Ogilvie said she had no idea at the time that Caddick was misusing her clients’ funds. “I was just so nervous that Melissa did something dishonest and possibly illegal,” Ogilvie said.
Porter later told Ogilvie that ASIC was investigating Caddick. When asked by a lawyer supporting Louise Coleman if she ever spoke to Caddick about the ASIC investigation, Ogilvie replied “absolutely not.” She never spoke to Caddick again after her funds were returned, she said.
The investigation found that as of August 21, 2020, Ogilvie got all her money back, plus the approximately $380,000 in winnings.
Caddick’s husband Anthony Koletti, who took the stand after Ogilvie, said he had “no knowledge” of his wife’s cheating.
Koletti, a hairstylist, said his wife’s earnings and tax returns “weren’t really something I paid attention to… I’m not really financially savvy.”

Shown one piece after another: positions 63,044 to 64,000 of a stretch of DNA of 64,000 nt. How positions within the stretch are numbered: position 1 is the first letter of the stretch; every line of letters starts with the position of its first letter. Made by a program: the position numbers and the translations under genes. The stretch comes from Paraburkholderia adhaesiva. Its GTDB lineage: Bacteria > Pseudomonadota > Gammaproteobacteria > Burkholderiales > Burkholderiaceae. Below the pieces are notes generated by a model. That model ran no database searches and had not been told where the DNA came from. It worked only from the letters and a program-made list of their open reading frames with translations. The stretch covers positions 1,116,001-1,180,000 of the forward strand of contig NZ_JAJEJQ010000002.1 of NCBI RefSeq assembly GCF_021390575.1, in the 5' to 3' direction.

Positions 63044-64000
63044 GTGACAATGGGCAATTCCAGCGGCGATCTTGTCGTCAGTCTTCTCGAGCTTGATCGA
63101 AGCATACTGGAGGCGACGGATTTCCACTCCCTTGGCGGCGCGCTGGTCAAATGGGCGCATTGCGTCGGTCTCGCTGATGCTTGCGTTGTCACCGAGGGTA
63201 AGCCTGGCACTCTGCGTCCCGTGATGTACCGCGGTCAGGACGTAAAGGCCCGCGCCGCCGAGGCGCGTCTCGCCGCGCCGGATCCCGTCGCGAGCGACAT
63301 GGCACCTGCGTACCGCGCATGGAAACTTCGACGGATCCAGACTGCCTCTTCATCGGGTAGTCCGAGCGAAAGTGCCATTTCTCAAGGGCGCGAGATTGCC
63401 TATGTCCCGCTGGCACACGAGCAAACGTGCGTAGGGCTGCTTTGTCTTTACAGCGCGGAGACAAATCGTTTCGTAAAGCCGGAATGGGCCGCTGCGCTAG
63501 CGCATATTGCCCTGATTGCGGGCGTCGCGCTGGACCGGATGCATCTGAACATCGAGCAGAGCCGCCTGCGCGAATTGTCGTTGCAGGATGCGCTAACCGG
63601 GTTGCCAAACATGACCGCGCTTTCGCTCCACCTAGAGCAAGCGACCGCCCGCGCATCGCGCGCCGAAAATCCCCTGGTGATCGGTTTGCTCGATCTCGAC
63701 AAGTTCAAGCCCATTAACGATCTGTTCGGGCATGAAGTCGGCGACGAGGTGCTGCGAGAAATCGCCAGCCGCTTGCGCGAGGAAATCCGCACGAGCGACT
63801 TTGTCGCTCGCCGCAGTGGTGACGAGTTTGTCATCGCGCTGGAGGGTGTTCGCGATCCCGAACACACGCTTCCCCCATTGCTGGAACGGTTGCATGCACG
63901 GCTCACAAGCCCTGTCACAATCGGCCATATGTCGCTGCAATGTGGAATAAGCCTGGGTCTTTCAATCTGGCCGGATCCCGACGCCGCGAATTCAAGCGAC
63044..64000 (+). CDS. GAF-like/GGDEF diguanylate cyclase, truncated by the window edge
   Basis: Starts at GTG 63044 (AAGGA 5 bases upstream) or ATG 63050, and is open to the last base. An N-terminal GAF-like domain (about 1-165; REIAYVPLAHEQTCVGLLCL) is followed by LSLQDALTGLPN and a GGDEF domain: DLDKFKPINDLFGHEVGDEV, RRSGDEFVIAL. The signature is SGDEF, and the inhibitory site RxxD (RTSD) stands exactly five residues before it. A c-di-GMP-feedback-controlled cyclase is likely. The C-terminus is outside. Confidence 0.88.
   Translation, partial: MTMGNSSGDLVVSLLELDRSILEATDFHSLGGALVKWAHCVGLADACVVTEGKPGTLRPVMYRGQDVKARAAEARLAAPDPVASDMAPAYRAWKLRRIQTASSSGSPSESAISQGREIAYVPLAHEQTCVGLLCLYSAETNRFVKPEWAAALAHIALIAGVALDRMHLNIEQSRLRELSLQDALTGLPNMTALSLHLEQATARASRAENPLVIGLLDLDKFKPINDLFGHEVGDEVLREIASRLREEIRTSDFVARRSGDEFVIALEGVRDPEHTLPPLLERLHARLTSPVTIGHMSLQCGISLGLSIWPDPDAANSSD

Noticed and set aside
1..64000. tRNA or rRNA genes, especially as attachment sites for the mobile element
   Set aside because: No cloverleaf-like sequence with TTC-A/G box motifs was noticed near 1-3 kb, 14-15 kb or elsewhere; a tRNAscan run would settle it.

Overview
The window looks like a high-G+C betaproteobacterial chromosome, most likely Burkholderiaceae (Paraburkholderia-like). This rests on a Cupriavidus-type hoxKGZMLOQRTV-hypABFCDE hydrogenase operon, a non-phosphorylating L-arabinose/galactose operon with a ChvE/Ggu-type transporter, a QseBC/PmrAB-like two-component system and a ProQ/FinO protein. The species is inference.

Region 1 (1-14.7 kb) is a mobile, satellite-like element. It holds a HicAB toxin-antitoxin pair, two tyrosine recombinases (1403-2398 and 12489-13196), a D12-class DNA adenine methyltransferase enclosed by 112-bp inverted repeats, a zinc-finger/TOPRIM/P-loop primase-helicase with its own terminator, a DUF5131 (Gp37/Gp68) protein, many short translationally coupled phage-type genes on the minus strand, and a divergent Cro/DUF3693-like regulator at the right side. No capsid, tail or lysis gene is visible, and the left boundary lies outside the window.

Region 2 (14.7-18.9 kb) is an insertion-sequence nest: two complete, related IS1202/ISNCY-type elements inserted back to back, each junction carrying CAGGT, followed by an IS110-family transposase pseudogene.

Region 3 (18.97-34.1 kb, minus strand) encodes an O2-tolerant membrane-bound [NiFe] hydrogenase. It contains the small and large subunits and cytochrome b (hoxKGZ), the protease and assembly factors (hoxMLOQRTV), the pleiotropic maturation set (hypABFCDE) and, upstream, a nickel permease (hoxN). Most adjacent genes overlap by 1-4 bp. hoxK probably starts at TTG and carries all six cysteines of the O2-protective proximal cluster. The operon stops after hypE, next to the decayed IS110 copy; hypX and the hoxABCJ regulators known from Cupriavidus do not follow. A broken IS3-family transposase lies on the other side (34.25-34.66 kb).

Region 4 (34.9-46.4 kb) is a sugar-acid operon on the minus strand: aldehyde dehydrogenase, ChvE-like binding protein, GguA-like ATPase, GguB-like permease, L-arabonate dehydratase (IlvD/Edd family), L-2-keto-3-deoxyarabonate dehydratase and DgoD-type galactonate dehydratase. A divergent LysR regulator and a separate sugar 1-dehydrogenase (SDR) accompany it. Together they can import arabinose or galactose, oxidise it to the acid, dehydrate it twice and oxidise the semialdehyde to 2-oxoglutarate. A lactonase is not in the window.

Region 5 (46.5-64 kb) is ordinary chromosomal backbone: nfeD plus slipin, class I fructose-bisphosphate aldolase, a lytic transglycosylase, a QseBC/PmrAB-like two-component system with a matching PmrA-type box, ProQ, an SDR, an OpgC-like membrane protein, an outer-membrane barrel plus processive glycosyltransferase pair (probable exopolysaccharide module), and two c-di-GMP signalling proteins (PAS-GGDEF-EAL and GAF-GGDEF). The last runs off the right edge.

“It certainly came as a surprise to me,” he said of the November 11, 2020 raid on her home by Australian Federal Police and ASIC. However, Koletti said he wasn’t worried about it as “I just didn’t think she had done anything wrong.”
His wife disappeared in the early hours of the following day, just hours after their home was raided in connection with the ASIC investigation into the $23 million Ponzi scheme Caddick, 49, has been running since 2012. Most of their victims were family and friends.
Her right foot, which contained her partial remains, washed up on a remote beach on the New South Wales south coast in February 2021, three months after she was last seen.
Koletti’s evidence continues.
https://www.smh.com.au/national/nsw/i-gulped-caddick-client-received-money-back-after-learning-of-asic-probe-20220927-p5bldb.html?ref=rss&utm_medium=rss&utm_source=rss_national_nsw Customer got money back after learning about ASIC probe